Tuesday, January 17, 2012

When the going gets tough...the tough use apple substitutes

Times are tough, kid. Unemployment rates are soaring. Poverty rates are consistently increasing, reaching the highest they've been in half a century. 17.2 million households are now food insecure.

So why all the hum-drum glum talk? No, I haven't turned into some crazed socio-politico, ranting about this policy or that election result (I'll wait until I get a larger and more dedicated reader base to switch to those topics). I recently reviewed my own personal budget, which got me to thinking about what, if anything I should be cutting out or reducing in my life to help save a few pennies during this dastardly recession.

But it's clearly more fun to daydream about times past than it is to think critically about one's own situation, so I quickly let my mind drift to wondering what life was like during the last time this country saw such economic strife. We've all heard stories about bread lines, seen the Dorothea Lange photographs, read The Grapes of Wrath, but I was curious to find out what kind of money-saving techniques housewives used when preparing daily meals for their families. Obviously, any frugal family would immediately cut out any and all necessary sweets and desserts, leaving room and money for the more important and energizing meats and carbs, right?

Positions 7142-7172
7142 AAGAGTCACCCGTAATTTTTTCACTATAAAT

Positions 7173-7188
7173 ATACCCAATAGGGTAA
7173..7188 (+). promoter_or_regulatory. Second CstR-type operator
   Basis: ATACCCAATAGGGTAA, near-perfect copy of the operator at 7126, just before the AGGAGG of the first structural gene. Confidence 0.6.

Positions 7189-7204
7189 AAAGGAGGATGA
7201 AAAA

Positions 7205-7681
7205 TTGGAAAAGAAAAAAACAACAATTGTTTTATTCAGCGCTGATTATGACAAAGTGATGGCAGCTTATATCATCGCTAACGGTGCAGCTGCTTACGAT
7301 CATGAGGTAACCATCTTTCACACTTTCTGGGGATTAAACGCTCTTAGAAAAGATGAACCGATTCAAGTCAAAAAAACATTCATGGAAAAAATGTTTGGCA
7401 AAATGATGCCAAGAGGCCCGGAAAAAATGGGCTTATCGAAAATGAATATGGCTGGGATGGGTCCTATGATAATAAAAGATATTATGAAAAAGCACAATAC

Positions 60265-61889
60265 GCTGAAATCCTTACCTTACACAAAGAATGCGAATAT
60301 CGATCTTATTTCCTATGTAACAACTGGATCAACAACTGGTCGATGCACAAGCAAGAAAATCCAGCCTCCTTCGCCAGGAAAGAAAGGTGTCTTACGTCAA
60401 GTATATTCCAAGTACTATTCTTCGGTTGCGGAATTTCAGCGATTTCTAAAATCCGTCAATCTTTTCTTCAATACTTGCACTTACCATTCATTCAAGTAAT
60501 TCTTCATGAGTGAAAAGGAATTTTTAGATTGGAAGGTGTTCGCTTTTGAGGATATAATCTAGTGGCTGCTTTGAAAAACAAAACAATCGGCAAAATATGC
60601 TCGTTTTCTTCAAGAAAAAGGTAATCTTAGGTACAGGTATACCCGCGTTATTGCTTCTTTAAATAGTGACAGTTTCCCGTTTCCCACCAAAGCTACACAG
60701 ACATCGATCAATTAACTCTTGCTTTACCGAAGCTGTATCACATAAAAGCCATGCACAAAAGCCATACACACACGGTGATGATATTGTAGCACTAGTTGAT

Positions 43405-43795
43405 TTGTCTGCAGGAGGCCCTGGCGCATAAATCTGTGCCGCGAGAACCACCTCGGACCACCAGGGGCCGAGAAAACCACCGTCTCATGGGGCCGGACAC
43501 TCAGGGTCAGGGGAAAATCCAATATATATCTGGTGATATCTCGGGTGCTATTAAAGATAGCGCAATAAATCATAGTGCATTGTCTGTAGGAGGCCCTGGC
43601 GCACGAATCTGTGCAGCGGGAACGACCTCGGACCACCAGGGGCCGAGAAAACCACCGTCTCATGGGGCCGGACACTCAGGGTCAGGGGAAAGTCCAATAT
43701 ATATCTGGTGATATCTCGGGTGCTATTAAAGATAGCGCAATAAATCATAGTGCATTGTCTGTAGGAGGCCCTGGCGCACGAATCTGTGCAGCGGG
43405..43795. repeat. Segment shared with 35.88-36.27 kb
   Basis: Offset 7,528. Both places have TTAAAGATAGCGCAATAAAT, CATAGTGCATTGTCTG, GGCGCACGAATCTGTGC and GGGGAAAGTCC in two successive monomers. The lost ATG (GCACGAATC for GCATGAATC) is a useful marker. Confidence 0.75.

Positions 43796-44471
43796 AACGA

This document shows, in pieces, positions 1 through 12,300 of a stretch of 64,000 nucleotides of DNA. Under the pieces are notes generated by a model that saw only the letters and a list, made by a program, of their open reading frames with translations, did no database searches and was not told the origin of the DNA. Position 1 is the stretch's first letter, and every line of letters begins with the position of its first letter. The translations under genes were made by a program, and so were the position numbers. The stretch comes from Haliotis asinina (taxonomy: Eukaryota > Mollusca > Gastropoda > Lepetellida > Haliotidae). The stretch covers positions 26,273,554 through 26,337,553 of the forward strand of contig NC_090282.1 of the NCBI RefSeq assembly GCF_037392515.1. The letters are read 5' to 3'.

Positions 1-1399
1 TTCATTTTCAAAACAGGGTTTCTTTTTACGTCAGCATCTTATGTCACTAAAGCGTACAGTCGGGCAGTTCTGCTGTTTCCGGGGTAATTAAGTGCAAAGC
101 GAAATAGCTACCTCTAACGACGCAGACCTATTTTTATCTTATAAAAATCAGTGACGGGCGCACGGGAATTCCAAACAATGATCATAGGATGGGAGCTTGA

After perusing the incredibly fascinating and addictive Food Timeline, I learned that not every household during the 1930's was at bread line level (those images we all saw in our grade school text books illustrated the worst-case scenarios). Middle class families, though conscious of their spending, did not completely cut out fun treats, but instead found ways to make their favorite foods on the cheap by substituting lesser priced ingredients for their more expensive counterparts.

The most interesting example I was able to find (and this is where I tie in the above history lesson with an actual pie recipe...don't worry, pictures are coming real soon) is the bizarre Ritz Mock Apple Pie. Ritz Crackers were introduced to America in 1934, and some culinary genius somewhere discovered that with a little lemon and cinnamon these crackers tasted exactly like spiced apples - an incredibly helpful trick to mothers everywhere, because apples at the time were $0.03/lb, and it takes almost a pound of apples to make a whole pie, and, well, you can do the math (because I certainly can't).

- 2 cups sugar
- 2 tsp. cream of tartar
- 1 3/4 cups water
- 1 lemon - zest and 2 tbsp. juice
- 36 Ritz crackers
- 2 tbsp. butter, cut into small bits
- 1/2 tsp. cinnamon
- 2 pie crusts (top and bottom) - either pre-made refrigerated or homemade; I used the recipe for homemade pie crust detailed in this post

How To
Make the pie crust according to directions (if you're using a pre-made crust, skip this step). Refrigerate the dough until you are ready to assemble the pie

Over high heat, mix the sugar and cream of tartar in a medium saucepan, gradually adding the water. Bring to a boil, then let simmer for about 5 minutes on low heat. Stir in lemon zest and juice, then remove from heat and let cool completely (about 30 minutes).

While the mixture is cooling, crumble the Ritz crackers. The easiest and cleanest way to do this is to put them all in a Ziplock baggie and crush them with your hands.